Baton Rouge DWI lawyer Danny Russell is skilled, experienced, and knowledgeable about the Louisiana DWI/DUI statutes concerning DWI chemical tests, related non-DWI statutes, and how to evaluate evidence from DWI chemical tests. If you or someone you know has been arrested for a DWI, call the Russell Law Firm at 225-307-0088. We offer free, no obligation initial consultations.

The Russell Law Firm will handle all matters pertaining to your charge in an effective, efficient manner. We take care of paperwork and manage deadlines so that you never have to worry about the status of your case.

Information furnished herein is only general and not a substitute for personalized legal advice.

By: Danny D. Russell, Esq.

****The photograph above is not a depiction of any actual event or scene, but merely a dramatization.

Rear-End Accidents: Know the Law

Under Louisiana law, if your vehicle is involved in a rear-end collision with another vehicle, the driver of the vehicle that rear-ended you, is presumed to be at fault for causing the rear-end collision. That is because Louisiana Revised Statute 32:81 imposes a duty upon the driver of a following motor vehicle to maintain a “reasonable and prudent” distance from the preceding vehicle, “having due regard for the speed of such vehicle and the traffic upon and the condition of the highway.”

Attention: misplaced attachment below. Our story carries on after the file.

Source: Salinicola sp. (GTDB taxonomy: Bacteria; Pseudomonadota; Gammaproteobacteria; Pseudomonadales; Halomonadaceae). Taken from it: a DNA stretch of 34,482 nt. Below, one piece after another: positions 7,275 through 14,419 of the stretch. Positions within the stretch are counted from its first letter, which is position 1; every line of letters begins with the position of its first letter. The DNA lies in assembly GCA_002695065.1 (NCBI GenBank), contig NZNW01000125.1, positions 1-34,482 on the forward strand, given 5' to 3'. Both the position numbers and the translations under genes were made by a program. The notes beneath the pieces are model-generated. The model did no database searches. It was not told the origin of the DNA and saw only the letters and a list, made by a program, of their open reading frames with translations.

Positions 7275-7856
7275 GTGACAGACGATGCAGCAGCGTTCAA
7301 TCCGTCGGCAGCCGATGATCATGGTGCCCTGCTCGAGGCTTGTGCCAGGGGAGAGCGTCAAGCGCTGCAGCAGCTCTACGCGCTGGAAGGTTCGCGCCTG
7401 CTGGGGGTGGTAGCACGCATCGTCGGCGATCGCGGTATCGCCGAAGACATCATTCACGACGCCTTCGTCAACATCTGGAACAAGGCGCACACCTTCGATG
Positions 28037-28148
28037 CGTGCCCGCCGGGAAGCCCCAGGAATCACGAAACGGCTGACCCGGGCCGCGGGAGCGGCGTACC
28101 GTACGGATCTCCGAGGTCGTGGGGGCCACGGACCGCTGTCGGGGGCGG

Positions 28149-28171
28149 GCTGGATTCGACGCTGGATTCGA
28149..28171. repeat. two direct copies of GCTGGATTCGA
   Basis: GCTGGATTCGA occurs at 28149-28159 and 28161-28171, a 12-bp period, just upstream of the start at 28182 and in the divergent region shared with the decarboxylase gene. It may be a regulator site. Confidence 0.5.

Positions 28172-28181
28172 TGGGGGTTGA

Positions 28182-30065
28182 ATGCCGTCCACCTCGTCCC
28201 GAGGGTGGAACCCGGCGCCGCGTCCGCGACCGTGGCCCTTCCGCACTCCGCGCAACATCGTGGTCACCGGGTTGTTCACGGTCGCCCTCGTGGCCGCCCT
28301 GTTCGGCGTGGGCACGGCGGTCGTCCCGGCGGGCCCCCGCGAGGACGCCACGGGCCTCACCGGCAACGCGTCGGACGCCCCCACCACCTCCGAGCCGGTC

In other words, a driver must be observant of the vehicle in front of him (or her), leaving enough distance between his vehicle and the leading vehicle so that he can stop safely and avoid a collision, should something happen with the leading vehicle.  

However, the driver who caused the rear-end collision, may free himself of fault by proving:  

  1. He had his vehicle under control;
  2. He closely observed the vehicle in front of him; and
  3. He followed at a safe distance under the circumstances.